The moment Richard D. Cordova walked into Children’s Hospital Los Angeles, he knew he was stepping into the next phase of his career. “I was considering retirement, then I walked into Children’s Hospital and I had no choice,” says Cordova, now president and CEO of the historic hospital. “I said, ‘I want to be here.’”
Founded in 1901, Children’s Hospital Los Angeles is the oldest freestanding children’s hospital in California. With decades of diverse health-care experience, Cordova assumed his current role in 2006 and is proud to lead an institution that was recently ranked fifth in the nation in a survey of best children’s hospitals by U.S. News & World Report.
Like the esteemed hospital, Cordova has also earned high rankings: He is a fellow in the American College of Health Care Executives and was recently elected to its board of governors. He was also recently named “CEO of the Year” by the Los Angeles Business Journal. Modern Healthcare magazine twice named him one of the “Top 25 Minority Executives in Healthcare” and also named him one of “The Most Powerful People in Healthcare.”
The seasoned and committed health-care executive sits down with HE to discuss why pushing for children’s interests in the midst of the health-care reform is at the top of his agenda.
What is the biggest challenge impacting the health-care industry from your perspective?
Our state has the most uninsured people anywhere in the nation, so we applaud the Supreme Court’s decision to uphold the Affordable Care Act, which provides coverage for the uninsured. In addition, a majority of our inpatients at Children’s Hospital Los Angeles are Medicaid patients, or Medi-Cal, as it’s called in California. This makes us a safety net hospital for all children and also puts heavy financial stress on our hospital because Medi-Cal reimbursements are less than what private health insurance pays and because of the diminishing reimbursements from our state and federal government.
Looking ahead, both commercial insurers and government will continue to financially squeeze reimbursements to hospitals, so we must look out for our children’s interests. Health-care reform caters to adults and children who cannot vote, therefore children’s hospitals across the country, and CEOs like myself, have to be vigilant and speak on behalf of the communities we serve as the new health-care reform takes shape.
In what ways do you believe health care is adult focused?
In addition to providing excellent clinical care, we provide education to medical fellows and residents and we conduct pediatric scientific research. But since we are not part of an adult hospital, we don’t have access to collect Medicare reimbursements to support all these vital programs. Children’s Hospitals Graduate Medical Education was enacted by Congress in 1999 to provide children’s hospitals with federal financial support comparable to the support Congress provides teaching hospitals through Medicare. But this fund for children’s hospitals is constantly under scrutiny and subject to cutbacks. It used to be $317.5 million; now it’s down to $265 million. Why aren’t we investing in children and their health care?
How has Children’s Hospital Los Angeles become such a highly ranked hospital despite the financial challenges it faces?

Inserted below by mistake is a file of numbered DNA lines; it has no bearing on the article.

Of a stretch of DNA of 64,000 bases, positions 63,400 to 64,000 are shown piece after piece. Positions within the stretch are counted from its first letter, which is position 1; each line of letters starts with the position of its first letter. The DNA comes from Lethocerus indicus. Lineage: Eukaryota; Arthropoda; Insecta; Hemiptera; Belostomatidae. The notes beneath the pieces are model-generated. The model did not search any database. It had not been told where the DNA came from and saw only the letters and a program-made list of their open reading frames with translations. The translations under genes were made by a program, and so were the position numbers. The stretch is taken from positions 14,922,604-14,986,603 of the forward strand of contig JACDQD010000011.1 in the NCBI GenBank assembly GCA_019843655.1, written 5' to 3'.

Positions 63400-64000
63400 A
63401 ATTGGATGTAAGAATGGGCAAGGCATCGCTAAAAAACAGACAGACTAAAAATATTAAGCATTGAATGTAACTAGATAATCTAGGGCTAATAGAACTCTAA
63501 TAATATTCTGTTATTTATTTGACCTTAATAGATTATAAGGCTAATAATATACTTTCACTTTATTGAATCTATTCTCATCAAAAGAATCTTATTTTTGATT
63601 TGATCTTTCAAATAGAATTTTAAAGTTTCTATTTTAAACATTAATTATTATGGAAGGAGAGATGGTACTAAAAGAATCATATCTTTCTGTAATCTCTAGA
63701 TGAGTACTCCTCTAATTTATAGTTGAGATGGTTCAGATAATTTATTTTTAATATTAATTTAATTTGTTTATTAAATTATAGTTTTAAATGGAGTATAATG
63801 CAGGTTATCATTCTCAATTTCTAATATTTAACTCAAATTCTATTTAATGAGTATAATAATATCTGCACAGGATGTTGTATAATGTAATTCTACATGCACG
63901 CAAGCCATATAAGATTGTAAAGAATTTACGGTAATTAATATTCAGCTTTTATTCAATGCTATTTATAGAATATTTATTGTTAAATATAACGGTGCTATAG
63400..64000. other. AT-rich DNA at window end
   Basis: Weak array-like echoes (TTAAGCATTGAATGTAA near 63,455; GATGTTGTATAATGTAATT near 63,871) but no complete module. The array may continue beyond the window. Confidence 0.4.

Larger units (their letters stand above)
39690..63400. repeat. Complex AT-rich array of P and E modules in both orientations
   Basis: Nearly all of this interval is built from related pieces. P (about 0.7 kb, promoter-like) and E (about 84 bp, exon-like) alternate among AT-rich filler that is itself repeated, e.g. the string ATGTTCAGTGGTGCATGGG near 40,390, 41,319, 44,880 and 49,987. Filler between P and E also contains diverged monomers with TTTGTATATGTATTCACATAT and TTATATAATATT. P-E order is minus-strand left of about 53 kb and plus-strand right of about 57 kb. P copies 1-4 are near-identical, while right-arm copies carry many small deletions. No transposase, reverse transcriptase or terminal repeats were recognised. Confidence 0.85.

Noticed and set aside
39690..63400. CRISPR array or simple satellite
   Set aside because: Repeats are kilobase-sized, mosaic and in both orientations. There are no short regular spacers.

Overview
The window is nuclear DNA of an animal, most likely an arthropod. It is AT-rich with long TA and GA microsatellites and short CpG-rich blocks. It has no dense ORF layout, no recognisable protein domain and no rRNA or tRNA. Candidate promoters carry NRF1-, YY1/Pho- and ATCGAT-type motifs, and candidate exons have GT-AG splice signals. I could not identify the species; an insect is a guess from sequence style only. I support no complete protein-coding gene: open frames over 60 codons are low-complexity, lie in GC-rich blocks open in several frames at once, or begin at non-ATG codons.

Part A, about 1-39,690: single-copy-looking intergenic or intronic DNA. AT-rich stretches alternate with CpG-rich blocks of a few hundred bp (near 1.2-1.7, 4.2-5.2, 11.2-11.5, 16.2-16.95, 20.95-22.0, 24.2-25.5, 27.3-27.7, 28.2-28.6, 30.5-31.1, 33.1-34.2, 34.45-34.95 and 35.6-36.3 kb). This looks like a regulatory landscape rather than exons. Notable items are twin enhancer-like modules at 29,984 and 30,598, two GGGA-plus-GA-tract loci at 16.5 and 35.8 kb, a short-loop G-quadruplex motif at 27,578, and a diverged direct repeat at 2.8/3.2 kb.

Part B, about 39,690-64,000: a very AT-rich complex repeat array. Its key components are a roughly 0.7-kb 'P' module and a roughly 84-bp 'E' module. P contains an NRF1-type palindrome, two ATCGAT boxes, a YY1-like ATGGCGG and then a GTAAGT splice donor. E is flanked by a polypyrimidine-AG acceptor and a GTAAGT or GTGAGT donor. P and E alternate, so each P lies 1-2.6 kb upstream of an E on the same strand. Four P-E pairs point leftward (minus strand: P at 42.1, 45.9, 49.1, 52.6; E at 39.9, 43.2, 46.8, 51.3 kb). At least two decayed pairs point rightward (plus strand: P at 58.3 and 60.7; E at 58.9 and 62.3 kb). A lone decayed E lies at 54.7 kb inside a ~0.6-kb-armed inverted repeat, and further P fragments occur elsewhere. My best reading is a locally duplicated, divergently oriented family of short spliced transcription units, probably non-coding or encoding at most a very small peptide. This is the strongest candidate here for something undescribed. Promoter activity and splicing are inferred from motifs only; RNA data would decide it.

It’s the dedication of the people here. You can’t find a staff that’s more devoted to children anywhere in the nation. We have an excellent faculty—superb physicians who have been practicing here for more than 30 years. They are complemented by our talented junior faculty. We’re able to recruit some of the best clinicians in the nation to treat our kids. Our pediatric clinical services, from our Children’s Center for Cancer and Blood Diseases to The Heart Institute, are ranked among the best in the nation. Add to that our robust pediatric research programs at The Saban Research Institute and we’re able to bring innovation from the lab to the bedside faster than any institution.
What drew you to Children’s Hospital Los Angeles?
There isn’t a children’s hospital in the nation that serves a more diverse population than Children’s Hospital Los Angeles. Our patients come from a range of ethnicities and backgrounds—Hispanic, Chinese, Korean, Armenian, African-American—and our diverse staff is prepared to handle all of our patients. As a Latino executive, I felt I had something special to offer this unique hospital community.
Tell us about some of your efforts to promote diversity within the health-care field and why that’s so important to you.
I was chair of the Institute for Diversity in Health Management, which is part of the American Hospital Association and the American College of Healthcare Executives. Its aim is to promote diversity within health care, and to mentor and groom young executives. My interests lie with Latino men and women aspiring to careers in health care, and making sure that we have a pipeline of talent entering the field. I believe it’s very important that our executives reflect the communities they serve.
I was one of the founding members and the first chairman of the board of the National Forum for Latino Healthcare Executives. That organization also exists to help develop the careers of Latinos working in the health-care industry. I’m a firm believer that if you have a diverse board and a diverse executive suite, there’s a natural inclination to pay attention to issues of cultural competence and disparities.
To download the “Best of 2013″ edition on your iPad, visit our iTunes app here.